Gazing out at the shadowy trees and mountain silhouettes around us, Peter asked, “Are you nervous?”
I was. Soon we’d be at the base of the mountain, operating the freshly constructed medical clinic that the Vassar Haiti Project (VHP) worked for a year and a half to fund. It would be the inaugural clinic day in the new building, with two Haitian doctors, including Peter, on duty and a group of VHP members, including me, assisting and staffing the place. As VHP’s medical initiative director, this was the most important day of the trip to me.
Peter wasn’t nervous at all about our day at the clinic. He’d staffed more mobile clinic days in his country than he could count on two hands. As for me, overseeing the operations of a medical clinic in a rural Haitian village was totally outside of my realm of experience. I didn’t have any idea what to expect.
I nodded yes. I was nervous.
“Don’t be,” Peter said. “Just remember, with every pill you give out, you can save a life.”
This was something Peter had been saying all weekend leading up to the clinic day. I was skeptical; I had too many what-ifs swimming around in my head to take his mantra seriously: what if we didn’t have time to see all the patients? What if we didn’t have all the medications they needed? What if someone came in with a major problem we were unable to treat?
Peter was used to dealing with those kinds of situations. I wasn’t. We sat in silence for a while, watching the stars slowly start to disappear.
The rest of the morning blurred together: we intercepted Père Jonas and placed our call, packed our things, slurped down a goat and vegetable stew for breakfast, and set out down the mountain toward the clinic with a group of fellow VHP members.
As we approached the clinic, we started to hear the noise of people waiting outside, talking to each other in Creole. The area surrounding the squat, 3-room, freshly painted clinic building was already brimming with patients waiting to be seen. We slipped past them and into the building to set up the pharmacy, registration table, and check-up rooms.
The number of people outside was already daunting, and I knew patients would only continue to pour in as the day wore on. I started getting worked up about opening the clinic as soon as possible. I fretted to Peter, who had changed into his scrubs.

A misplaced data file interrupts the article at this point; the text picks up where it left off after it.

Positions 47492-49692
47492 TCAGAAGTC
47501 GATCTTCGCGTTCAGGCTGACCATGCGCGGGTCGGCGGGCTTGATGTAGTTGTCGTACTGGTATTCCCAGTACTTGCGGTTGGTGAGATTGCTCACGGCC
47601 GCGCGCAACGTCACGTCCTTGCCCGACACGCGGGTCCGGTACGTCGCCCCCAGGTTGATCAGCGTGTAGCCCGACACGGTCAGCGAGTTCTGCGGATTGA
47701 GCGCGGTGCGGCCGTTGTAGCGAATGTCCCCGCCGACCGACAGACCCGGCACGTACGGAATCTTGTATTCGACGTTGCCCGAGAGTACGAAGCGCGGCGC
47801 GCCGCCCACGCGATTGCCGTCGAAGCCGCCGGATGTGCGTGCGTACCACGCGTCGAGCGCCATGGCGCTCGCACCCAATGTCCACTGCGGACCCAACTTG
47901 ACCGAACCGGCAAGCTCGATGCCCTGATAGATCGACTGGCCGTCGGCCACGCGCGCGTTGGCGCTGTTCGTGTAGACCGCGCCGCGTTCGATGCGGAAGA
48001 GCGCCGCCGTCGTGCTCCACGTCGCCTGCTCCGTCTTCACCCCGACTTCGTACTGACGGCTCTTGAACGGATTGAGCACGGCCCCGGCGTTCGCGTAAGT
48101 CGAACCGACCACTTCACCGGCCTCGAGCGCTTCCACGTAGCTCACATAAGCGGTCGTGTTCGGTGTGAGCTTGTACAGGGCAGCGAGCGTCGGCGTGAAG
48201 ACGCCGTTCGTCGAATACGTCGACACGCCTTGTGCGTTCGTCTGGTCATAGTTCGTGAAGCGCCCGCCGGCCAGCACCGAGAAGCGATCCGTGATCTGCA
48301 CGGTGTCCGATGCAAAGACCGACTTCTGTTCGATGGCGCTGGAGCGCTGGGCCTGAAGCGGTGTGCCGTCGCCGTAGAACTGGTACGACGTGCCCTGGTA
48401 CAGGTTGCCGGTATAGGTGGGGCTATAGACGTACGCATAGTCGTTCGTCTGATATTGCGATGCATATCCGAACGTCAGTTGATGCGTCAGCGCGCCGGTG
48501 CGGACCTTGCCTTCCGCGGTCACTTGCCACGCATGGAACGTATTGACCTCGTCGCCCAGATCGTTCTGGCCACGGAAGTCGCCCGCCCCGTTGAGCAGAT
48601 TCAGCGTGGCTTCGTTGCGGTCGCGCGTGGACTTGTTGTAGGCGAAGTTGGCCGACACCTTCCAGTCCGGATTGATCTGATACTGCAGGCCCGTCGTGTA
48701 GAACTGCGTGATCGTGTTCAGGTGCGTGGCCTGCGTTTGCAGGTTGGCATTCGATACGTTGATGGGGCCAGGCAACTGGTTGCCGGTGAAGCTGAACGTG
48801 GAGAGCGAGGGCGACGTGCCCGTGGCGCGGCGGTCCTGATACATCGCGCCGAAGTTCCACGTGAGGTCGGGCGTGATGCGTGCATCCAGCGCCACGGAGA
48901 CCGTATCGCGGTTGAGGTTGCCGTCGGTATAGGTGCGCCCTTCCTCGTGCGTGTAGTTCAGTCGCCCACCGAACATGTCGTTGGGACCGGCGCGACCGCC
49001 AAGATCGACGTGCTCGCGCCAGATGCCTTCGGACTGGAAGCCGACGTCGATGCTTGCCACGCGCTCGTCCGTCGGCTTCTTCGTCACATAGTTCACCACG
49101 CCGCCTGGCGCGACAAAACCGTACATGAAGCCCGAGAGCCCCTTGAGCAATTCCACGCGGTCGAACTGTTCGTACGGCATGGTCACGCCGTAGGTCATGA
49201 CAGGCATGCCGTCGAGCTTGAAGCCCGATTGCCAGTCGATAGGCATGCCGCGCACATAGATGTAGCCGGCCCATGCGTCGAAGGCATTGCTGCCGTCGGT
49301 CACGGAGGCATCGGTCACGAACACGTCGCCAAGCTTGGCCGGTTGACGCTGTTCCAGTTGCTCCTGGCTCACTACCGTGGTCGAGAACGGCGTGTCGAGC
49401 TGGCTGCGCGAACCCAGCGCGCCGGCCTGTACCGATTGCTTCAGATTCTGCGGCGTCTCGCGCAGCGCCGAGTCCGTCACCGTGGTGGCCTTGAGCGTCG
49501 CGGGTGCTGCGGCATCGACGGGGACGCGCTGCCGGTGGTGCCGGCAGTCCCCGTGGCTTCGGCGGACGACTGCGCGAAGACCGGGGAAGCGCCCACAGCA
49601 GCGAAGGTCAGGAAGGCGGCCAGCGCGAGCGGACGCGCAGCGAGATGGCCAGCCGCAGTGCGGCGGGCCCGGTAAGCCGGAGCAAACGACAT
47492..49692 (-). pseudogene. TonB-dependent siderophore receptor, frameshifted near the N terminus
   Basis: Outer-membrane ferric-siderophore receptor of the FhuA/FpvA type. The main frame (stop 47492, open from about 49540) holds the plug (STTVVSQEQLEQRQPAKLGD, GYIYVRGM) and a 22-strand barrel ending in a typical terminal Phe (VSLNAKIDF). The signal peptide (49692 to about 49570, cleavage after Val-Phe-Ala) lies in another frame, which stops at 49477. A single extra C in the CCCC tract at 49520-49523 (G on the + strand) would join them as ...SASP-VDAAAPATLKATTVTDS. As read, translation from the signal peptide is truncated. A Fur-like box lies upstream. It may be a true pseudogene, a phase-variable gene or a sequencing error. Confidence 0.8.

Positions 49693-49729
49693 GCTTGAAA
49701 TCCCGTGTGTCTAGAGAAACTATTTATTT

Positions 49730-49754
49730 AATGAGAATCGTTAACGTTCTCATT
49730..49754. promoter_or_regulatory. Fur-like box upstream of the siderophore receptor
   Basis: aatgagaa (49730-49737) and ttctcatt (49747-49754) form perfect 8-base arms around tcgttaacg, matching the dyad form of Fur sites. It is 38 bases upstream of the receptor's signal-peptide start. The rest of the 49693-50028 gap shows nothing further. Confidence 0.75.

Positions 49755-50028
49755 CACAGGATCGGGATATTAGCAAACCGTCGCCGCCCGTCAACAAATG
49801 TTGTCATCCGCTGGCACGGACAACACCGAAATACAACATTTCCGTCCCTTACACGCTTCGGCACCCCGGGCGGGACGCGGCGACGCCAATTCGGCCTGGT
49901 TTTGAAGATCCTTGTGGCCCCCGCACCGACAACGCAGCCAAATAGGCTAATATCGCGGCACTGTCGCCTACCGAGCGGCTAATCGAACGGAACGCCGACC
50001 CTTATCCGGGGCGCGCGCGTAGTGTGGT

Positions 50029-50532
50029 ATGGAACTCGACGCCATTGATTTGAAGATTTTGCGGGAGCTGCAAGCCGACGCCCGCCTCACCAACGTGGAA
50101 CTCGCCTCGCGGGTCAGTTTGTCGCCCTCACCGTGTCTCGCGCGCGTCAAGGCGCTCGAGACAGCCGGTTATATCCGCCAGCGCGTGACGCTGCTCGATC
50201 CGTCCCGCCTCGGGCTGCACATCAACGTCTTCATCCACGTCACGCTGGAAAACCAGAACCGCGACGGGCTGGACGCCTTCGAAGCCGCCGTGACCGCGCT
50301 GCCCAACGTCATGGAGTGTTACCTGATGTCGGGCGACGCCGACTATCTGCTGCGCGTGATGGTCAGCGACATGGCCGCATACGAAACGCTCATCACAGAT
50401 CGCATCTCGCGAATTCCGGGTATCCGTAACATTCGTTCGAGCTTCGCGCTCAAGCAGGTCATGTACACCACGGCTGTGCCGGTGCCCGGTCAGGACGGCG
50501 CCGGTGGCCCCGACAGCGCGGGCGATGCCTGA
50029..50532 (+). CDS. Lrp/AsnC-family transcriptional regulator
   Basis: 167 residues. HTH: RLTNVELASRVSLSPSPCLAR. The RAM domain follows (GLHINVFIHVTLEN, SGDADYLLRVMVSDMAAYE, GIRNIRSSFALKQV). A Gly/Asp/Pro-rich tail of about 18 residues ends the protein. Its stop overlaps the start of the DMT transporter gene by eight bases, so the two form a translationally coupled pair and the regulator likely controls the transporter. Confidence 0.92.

“Take your time,” he advised, tying a bandana over his head. “Better to start a little bit late than start when you’re not ready.”
I went to help the Haitian pharmacist organize anti-malarial, anti-worm, and hypertension medications, anti-fungal creams, antibiotics, and painkillers in the pharmacy; as I worked, I tried to channel some of Peter’s smooth, calm collectedness.
When we were all prepared, we opened the clinic and patients flooded in. Mothers came with three or four children in tow, each with a different ailment. Old women leaning on canes and walking sticks came, some of whom walked miles across steep terrain to make it. Teachers from the school in Chermaitre came, and residents of Chermaitre came, and residents of villages surrounding Chermaitre came too.
For the first 30 minutes, I felt a rush as we distributed and explained medications to patients in French and Creole. You could see relief wash over some faces. For the first time I understood the impact of supporting medical progress in a remote, rural area as more than a concept—I was experiencing it on a personal, intimate level.
I had a hard time staying optimistic all day, though. I was struck by the number of people at the clinic who had been suffering long-term from medical problems that could have been treated swiftly and easily in the U.S., from funguses to little infections that had spread fiercely.
There were also, inevitably, patients with problems that we weren’t equipped to treat in a small, rural clinic. We couldn’t give X-rays. We couldn’t perform operations. And there were patients whose diseases we couldn’t treat with the medications we had, whom we could only provide with painkillers. Coming to terms with that was difficult. In the excitement of fundraising for a project like this medical initiative, it’s easy to just let yourself believe that with enough money you can miraculously solve the problems of everyone who walks through your clinic doors. It’s wrenching to admit to yourself that that’s not how it works.
And yet, even with the intense frustration of not being able to solve the medical problems of everyone in the area all at once, being at the clinic was still a hopeful experience for me. I have some vivid, uplifting memories of the day. There was the look on one mother’s face as she gently tucked cough syrup and antibiotics for her children into her purse. There was a man who clasped my hands in his and sincerely thanked me when I gave him a topical cream to treat his foot fungus. There was a hunched over old woman in a kerchief who listened attentively as we demonstrated and explained how to use eye drops. Remembering these moments, knowing that this clinic will be operational 3-4 times a month for a full year, supported by money VHP has already raised (and will continue to raise) gave me hope. It completely refreshed my understanding of what each VHP event and art sale means, and has the power to accomplish.
By the time the clinic closed, I was exhausted; I was covered in sweat, my braid was coming undone, and my clothes were covered in sawdust from the brand new wooden pharmacy shelves. When I saw Peter, he looked as calm and cool as he had at the beginning of the day. He laughed when he saw me and pulled me into a hug.
In one breath I tried to explain all of the day’s frustrating and disappointing and promising and inspiring moments. He shushed me.
“Remember what I told you. What you’re doing is important. With every pill you give out, you can save a life.”
And this time when he said it, somehow, it meant more to me.